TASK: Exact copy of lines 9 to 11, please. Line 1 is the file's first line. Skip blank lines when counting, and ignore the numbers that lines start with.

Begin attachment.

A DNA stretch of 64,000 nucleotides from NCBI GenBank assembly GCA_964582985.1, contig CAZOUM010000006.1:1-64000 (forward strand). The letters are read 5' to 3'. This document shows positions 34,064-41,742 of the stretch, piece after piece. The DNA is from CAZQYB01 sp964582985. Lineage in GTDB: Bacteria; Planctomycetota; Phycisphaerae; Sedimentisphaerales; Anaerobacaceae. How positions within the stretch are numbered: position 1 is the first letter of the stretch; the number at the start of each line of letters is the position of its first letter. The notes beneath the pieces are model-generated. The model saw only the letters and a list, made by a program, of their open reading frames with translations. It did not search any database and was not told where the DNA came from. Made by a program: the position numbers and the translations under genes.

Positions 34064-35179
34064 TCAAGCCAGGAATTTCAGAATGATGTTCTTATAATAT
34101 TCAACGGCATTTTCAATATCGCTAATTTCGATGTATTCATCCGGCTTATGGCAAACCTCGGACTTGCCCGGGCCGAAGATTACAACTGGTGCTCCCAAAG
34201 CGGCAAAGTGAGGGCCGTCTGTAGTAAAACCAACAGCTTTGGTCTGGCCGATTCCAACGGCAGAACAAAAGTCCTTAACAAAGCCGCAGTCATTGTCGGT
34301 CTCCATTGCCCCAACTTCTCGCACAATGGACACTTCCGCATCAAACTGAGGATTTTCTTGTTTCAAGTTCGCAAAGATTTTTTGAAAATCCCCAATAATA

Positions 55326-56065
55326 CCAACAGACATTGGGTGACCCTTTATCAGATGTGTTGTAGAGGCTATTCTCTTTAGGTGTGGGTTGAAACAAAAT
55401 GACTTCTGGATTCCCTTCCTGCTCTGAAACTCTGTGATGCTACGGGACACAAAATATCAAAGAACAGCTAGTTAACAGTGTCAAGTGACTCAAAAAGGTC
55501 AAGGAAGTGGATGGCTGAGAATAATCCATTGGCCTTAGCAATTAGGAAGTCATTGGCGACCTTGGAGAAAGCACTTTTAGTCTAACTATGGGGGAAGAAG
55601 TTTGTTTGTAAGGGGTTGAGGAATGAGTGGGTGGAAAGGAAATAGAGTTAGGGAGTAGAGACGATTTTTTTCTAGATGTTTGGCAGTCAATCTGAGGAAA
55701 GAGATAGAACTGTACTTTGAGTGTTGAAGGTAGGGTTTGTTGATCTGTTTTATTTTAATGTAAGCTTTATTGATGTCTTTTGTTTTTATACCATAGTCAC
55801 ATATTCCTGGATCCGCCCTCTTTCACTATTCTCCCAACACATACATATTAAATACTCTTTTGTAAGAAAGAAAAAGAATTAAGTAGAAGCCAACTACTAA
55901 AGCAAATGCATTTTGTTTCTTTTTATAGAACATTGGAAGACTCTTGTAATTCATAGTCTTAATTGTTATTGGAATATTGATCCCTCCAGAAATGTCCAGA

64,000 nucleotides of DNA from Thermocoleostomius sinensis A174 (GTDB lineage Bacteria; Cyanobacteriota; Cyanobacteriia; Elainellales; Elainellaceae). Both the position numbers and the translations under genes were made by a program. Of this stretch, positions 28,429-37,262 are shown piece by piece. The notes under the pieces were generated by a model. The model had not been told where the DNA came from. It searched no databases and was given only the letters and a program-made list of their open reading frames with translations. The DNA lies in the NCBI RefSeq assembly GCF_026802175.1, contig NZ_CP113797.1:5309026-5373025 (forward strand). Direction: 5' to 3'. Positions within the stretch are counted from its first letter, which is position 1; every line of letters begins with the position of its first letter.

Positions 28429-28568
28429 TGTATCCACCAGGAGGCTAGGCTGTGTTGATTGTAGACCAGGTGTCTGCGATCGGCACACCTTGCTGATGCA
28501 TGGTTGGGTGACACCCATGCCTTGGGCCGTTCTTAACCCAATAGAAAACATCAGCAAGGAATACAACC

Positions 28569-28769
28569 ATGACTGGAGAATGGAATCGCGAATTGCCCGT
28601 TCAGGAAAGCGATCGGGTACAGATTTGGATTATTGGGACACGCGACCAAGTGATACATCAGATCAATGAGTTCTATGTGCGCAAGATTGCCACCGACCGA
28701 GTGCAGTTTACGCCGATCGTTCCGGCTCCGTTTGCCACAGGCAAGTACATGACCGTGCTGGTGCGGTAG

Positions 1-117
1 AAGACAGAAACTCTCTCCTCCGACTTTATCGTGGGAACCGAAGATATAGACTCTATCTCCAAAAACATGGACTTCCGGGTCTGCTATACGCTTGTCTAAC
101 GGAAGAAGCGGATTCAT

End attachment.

55401 GACTTCTGGATTCCCTTCCTGCTCTGAAACTCTGTGATGCTACGGGACACAAAATATCAAAGAACAGCTAGTTAACAGTGTCAAGTGACTCAAAAAGGTC
55501 AAGGAAGTGGATGGCTGAGAATAATCCATTGGCCTTAGCAATTAGGAAGTCATTGGCGACCTTGGAGAAAGCACTTTTAGTCTAACTATGGGGGAAGAAG
55601 TTTGTTTGTAAGGGGTTGAGGAATGAGTGGGTGGAAAGGAAATAGAGTTAGGGAGTAGAGACGATTTTTTTCTAGATGTTTGGCAGTCAATCTGAGGAAA